The United States Relationship With China, Kosovo, And Cuba The United States Relationship with China, Kosovo, and Cuba The United States once has very series military, or strategic, relations with China. This brought on the Moscow Conference in October of 1943 (which also included two other nations; United Kingdom & the Soviet Union) United in their determination, in accordance with the declaration by the United Nations of January, 1942, and subsequent declarations, to continue hostilities against those Axis powers with which they respectively are at war until such powers have laid down their arms on the basis of unconditional surrender; Conscious of their responsibility to secure the liber ...
    Related: cuba, united kingdom, united nations, chinese people, president clinton
  • Us Is On Its Way - 646 words
    U.S Is On It's Way U.S Is On It's Way The Asian financial crisis serves as a timely reminder of a fact too often overlooked: Merchant banking is the leading edge of shareholder activism. Indeed, one of the chief traits shared by hard-hit Pacific Rim economies is a decided lack of such activism. As a result, their companies are less prepared than they might be for global competition. To one degree or another, much the same holds true in other markets abroad. U.S. companies, in contrast, have seen their competitive ability markedly strengthened by shareholder activism. And much credit goes to merchant banking--that is, private investors managing their own capital. True investor activism as pra ...
    Related: financial crisis, cash flow, based systems, michael
  • Wave Of International Mergers And Acquisitions - 1,723 words
    Wave Of International Mergers And Acquisitions The wave of international mergers and acquisitions experienced in both the United States and the UK in the 1980's and 1990's is known as the fourth merger and acquisition wave. The fourth wave began just as the U.S. emerged from the recession of 1981-82, which as a result of global competition had laid bare the weaknesses of traditional American center industries. In many cases, changes in markets and technology had resulted in obsolete assets and redundant personnel. The progressive deregulation of airlines, trucking, telecommunications, and banking would also reveal excess capacity in those industries. The conglomerate boom had saddled corpora ...
    Related: acquisitions, first wave, mergers, mergers and acquisitions, second wave, wave
  • Webonomics - 2,331 words
    ... formation. As long as consumers are compensated for disclosing their data, as long as they are properly informed about how such data will be used, consumers can decide for themselves what information to give out and to whom (91). Principle 4: Consumers Will Shop Online Only for Information-Rich Products Not only do consumers choose whom to give their personal information to, but they also choose what information they receive from the Web. Many consumers will look on the Web for what is called information-rich products, ones that are wrapped in sheaves of facts, news, knowledge, wisdom, and advice (92). Some of the products that are considered information-rich include: music, books, compu ...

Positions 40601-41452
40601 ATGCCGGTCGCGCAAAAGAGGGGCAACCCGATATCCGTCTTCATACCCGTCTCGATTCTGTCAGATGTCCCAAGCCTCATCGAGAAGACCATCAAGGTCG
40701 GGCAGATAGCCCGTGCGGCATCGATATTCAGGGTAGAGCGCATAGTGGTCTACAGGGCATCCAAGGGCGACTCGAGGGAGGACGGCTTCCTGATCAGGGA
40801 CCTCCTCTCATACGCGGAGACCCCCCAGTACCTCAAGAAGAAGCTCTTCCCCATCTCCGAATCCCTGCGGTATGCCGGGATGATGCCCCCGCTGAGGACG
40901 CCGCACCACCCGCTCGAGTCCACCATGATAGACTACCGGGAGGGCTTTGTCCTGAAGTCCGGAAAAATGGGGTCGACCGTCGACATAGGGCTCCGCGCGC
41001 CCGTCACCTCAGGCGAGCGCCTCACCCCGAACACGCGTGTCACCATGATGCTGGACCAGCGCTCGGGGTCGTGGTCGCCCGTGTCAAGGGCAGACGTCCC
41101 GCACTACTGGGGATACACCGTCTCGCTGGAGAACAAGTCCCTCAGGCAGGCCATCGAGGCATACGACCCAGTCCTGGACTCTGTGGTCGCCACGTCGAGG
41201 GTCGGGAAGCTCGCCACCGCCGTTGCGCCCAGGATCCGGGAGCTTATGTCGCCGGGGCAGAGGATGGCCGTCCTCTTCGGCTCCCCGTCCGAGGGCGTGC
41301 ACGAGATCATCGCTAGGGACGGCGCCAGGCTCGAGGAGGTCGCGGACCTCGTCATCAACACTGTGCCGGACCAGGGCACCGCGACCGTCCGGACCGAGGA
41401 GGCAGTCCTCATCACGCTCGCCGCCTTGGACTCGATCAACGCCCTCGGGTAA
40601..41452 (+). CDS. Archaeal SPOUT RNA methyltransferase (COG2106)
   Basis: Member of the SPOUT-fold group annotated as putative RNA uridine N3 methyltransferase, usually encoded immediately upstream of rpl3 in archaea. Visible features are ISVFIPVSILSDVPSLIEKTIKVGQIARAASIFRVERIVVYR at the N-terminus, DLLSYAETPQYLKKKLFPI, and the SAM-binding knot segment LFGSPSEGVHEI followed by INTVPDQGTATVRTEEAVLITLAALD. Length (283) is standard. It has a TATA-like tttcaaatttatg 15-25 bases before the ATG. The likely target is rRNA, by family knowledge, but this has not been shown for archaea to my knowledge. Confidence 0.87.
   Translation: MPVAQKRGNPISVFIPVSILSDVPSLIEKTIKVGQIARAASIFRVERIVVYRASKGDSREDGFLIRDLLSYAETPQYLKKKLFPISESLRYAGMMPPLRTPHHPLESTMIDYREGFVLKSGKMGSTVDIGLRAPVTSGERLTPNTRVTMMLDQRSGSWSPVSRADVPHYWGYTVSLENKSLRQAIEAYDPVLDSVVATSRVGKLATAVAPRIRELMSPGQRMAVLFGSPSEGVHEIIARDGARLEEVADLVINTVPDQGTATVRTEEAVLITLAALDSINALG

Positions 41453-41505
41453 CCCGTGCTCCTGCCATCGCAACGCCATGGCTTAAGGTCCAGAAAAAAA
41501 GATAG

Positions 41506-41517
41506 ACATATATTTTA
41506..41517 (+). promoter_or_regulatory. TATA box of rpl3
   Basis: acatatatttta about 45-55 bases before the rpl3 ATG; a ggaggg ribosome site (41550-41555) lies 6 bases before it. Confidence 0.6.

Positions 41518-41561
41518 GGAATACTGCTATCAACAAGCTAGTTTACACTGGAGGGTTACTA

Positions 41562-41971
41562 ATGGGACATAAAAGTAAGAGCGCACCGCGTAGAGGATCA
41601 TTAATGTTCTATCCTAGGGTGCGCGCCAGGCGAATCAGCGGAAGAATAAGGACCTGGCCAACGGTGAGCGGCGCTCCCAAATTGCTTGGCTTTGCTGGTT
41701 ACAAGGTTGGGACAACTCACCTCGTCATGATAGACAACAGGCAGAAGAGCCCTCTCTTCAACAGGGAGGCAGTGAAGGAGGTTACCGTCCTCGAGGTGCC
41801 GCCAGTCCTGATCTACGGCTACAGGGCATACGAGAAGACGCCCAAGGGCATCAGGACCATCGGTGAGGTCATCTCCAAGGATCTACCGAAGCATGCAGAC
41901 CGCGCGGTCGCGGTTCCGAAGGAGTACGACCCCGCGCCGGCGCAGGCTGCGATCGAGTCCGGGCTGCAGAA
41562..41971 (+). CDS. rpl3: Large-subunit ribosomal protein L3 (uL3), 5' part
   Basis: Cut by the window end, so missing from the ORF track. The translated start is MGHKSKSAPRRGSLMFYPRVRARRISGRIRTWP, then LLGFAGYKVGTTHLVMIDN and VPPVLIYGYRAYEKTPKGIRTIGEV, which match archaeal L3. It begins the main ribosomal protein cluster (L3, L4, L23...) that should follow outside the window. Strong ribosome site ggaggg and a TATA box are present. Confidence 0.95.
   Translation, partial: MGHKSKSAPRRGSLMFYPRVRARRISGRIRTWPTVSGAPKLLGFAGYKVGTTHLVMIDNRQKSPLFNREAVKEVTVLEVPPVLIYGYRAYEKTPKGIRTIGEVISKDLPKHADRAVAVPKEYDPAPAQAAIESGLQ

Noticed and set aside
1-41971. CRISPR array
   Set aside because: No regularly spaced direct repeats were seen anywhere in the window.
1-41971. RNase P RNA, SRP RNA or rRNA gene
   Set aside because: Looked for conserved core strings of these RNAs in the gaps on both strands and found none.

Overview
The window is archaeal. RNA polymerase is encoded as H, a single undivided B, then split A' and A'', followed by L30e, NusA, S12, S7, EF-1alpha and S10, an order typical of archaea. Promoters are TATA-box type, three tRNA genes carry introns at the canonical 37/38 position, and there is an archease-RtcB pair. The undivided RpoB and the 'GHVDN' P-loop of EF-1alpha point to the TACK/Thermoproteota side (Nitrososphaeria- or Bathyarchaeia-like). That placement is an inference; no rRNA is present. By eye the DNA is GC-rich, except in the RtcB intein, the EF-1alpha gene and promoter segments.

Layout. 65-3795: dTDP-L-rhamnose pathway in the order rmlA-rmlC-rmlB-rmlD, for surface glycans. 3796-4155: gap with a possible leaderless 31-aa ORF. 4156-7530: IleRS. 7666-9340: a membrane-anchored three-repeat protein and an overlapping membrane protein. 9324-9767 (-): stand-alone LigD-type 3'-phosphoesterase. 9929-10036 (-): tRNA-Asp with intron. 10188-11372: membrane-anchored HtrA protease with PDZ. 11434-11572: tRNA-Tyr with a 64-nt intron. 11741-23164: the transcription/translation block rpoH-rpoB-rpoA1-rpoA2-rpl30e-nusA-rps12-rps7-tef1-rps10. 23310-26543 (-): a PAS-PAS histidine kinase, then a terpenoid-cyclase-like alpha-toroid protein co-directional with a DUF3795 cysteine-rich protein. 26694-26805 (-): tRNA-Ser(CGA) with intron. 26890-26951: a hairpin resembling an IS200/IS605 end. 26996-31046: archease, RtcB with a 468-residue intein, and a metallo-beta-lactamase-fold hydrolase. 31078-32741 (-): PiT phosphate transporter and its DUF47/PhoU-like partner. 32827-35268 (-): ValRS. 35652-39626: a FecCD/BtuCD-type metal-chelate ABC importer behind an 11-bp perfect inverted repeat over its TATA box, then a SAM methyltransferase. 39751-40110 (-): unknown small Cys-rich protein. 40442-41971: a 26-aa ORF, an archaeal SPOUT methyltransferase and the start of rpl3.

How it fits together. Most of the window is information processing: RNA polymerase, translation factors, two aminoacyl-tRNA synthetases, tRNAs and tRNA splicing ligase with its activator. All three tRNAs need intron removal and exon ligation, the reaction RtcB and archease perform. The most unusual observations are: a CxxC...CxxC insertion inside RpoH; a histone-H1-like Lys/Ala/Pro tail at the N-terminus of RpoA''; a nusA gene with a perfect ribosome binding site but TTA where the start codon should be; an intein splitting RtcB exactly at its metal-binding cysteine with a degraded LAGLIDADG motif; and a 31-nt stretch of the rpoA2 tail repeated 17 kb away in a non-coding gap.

Related: monetary system, highest level, online shopping, click, virtual
  • Western European Politics: Europe Of Regions - 1,742 words
    Western European Politics: Europe Of Regions Western European Politics 17/03/00 Assess the arguments for and against a 'Europe of the regions' A 'Europe of the Regions' seems to be a phrase, which encourages the dissolution of states in favour of smaller regional identities. A region can be defined by four criteria: a region does not have a limited size; it displays homogeneity in terms of specific criteria; it may also be distinguished from bordering areas by a particular kind of association of related features; and it should possess some kind of internal cohesion. Since the passage of the Single European Act: "the goal of economic and social cohesion has become a central part of the debate ...
    Related: european commission, european community, european countries, european integration, european politics, european union, single european
  • Western European Politics: Europe Of Regions - 1,742 words
    Western European Politics: Europe Of Regions Western European Politics 17/03/00 Assess the arguments for and against a 'Europe of the regions' A 'Europe of the Regions' seems to be a phrase, which encourages the dissolution of states in favour of smaller regional identities. A region can be defined by four criteria: a region does not have a limited size; it displays homogeneity in terms of specific criteria; it may also be distinguished from bordering areas by a particular kind of association of related features; and it should possess some kind of internal cohesion. Since the passage of the Single European Act: "the goal of economic and social cohesion has become a central part of the debate ...
    Related: european commission, european community, european countries, european integration, european politics, european union, single european